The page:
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TUCoPS :: Unix :: General :: noki-2.htm

Nokia IP440 Firewalls issues

    Nokia firewalls


    Nokia firewalls


    'K2' found  following.   He unwrapped  his shiny  new Nokia  IP440
    integrated Firewall-1/IDS appliance and thought to give it a  once
    over.  It  appears to be  a older FreeBSD  kernel + some  firewall
    (checkpoint 4.1) + some IDS (ISS) + remote admin (SSH/http).

    Now  these  vulnerabilities  all  require  an  authenticated user,
    however, it's still  amazing that a  device with security  as it's
    primary function would have so many issues.

    A request to it's default http administration site...

    will result  in "Html_gen  exited because  of signal: Segmentation
    fault".   After  this,  any  attempt  to  connect to the site will
    return, "Error while getting page: Couldn't connect to /tmp/xsets:
    No such file or directory"

    The /bin/xpand will die, dumping core in /var/tmp...

        scrooge:/var/tmp# gdb -c xpand.core-11.27.2000-094458
        GDB is free software and you are welcome to distribute copies of it
         under certain conditions; type "show copying" to see the conditions.
        Modified in 1997, 1998 by Nokia IP Inc.
        There is absolutely no warranty for GDB; type "show warranty" for
        GDB 4.13 (i386-unknown-freebsd), Copyright 1994 Free Software
        Foundation, Inc.
        Core was generated by `xpand'.
        Program terminated with signal 11, Segmentation fault.
        #0  0x10046fb6 in ??
            (41414141, 1004455c, efbfd3b4, 1004f060, 7cb40, 33b18, 0, efbfd3d4)
        (gdb) file xpand-11.27.2000-094458
        Reading symbols from xpand-11.27.2000-094458...done.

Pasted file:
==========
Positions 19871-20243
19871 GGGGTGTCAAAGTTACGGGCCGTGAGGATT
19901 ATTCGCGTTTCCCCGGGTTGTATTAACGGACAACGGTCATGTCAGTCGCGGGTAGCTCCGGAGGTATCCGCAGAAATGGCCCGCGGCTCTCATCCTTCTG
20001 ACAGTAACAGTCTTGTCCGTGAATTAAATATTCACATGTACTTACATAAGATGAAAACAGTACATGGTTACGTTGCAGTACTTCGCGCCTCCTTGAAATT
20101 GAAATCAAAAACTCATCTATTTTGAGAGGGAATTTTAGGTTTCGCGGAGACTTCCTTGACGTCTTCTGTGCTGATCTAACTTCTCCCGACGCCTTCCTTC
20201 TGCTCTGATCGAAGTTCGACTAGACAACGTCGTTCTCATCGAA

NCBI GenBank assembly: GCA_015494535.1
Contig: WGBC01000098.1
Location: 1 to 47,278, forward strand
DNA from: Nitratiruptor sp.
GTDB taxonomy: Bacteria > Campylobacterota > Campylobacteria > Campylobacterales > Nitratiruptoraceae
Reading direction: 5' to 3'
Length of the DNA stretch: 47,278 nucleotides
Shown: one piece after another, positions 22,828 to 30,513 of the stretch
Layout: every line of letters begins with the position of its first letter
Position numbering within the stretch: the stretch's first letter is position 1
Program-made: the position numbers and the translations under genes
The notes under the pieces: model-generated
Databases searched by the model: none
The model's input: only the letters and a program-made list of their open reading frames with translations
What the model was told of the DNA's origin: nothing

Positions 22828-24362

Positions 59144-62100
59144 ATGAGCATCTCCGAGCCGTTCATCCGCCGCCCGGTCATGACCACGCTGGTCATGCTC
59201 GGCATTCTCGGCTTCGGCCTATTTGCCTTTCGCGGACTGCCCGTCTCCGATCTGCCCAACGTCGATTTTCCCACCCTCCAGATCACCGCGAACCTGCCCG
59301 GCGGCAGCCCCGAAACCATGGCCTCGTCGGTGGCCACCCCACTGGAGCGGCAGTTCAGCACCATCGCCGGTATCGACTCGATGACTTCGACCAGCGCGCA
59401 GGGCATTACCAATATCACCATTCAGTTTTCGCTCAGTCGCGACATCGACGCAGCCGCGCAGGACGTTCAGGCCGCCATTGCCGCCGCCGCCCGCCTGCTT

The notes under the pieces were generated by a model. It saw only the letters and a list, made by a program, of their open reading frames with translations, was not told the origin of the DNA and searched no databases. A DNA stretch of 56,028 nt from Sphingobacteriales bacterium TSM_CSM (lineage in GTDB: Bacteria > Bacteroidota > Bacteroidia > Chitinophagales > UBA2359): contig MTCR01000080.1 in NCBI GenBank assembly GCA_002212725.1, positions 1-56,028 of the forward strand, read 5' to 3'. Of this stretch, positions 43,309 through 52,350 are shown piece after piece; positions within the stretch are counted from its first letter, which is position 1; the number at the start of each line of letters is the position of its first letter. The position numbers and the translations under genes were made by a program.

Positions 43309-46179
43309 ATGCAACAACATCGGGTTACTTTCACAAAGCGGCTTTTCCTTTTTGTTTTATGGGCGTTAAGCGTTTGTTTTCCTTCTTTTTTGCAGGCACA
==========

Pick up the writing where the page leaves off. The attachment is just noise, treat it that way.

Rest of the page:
(gdb) bt
        #0  0x10046fb6 in end
            (41414141, 1004455c, efbfd3b4, 1004f060, 7cb40, 33b18, 0, efbfd3d4)
        #1  0xefbfd3b8 in end
            (41414141, 1004455c, efbfd3b4, 1004f060, 7cb40, 33b18, 0, efbfd3d4)
        #2  0x10047110 in end
            (7d380, 41414141, 1004f060, 36158, 33b18, efbfd3f0, 100446df, 7cb40)
        #3  0x10044233 in end
            (7cb40, 41414141, 41414141, 0, 1004f060, efbfd408, 1004416c, 5fec0)
        #4  0x100446df in end
            (5fec0, 41414141, 41414141, 1004f060, efbfd42c, 1004732e, 3a020,
        #5  0x1004416c in end
            (3a020, efbfd444, 1004f060, 5fec0, 31680, 0, 56, efbfd44c)
        #6  0x1004732e in end
            (321a0, 10044144, efbfd444, 1004f060, 100446bc, 5fec0, efbfd46c,
        #7  0x100441ac in end
            (332a0, 100446bc, 5fec0, efbfd4b0, 7f0c0, 0, efbfd65c, 21983)
        #8  0x10044713 in end (31680, 10013, 17a7, 66000, 0, 0, 0, 0)
        #9  0x21983 in handle_template_request (d=0x34000,
            request=0x66000 "USER admin\n", 'A' <repeats 189 times>...,
            request_len=6055, fd=9, fd_af=1, 1004f060, 40f40, 654b0) at
        #10 0x22d6a in stream_set (
            fdi=0x654a0, 1004f060, 1, 654b0, 0, 6b64632f, 62696c00, 40) at
        #11 0x10041491 in end (0, 1, 0, 38000, efbfda60, 23354, 1, 0)
        #12 0x10046ec0 in end (1, 0, efbfda88, efbfda84, 0, 654a0, 29000, d)
        ---Type <return> to continue, or q <return> to quit---
        #13 0x23354 in main (argc=1, argv=0xefbfda88, efbfda90, 0, 0, 29000, 0,
            at xpand.c:385
        (gdb) info reg
        eax            0x41414141       1094795585
        ecx            0x41414141       1094795585
        edx            0x0      0
        ebx            0x1004f060       268759136
        esp            0xefbfd394       0xefbfd394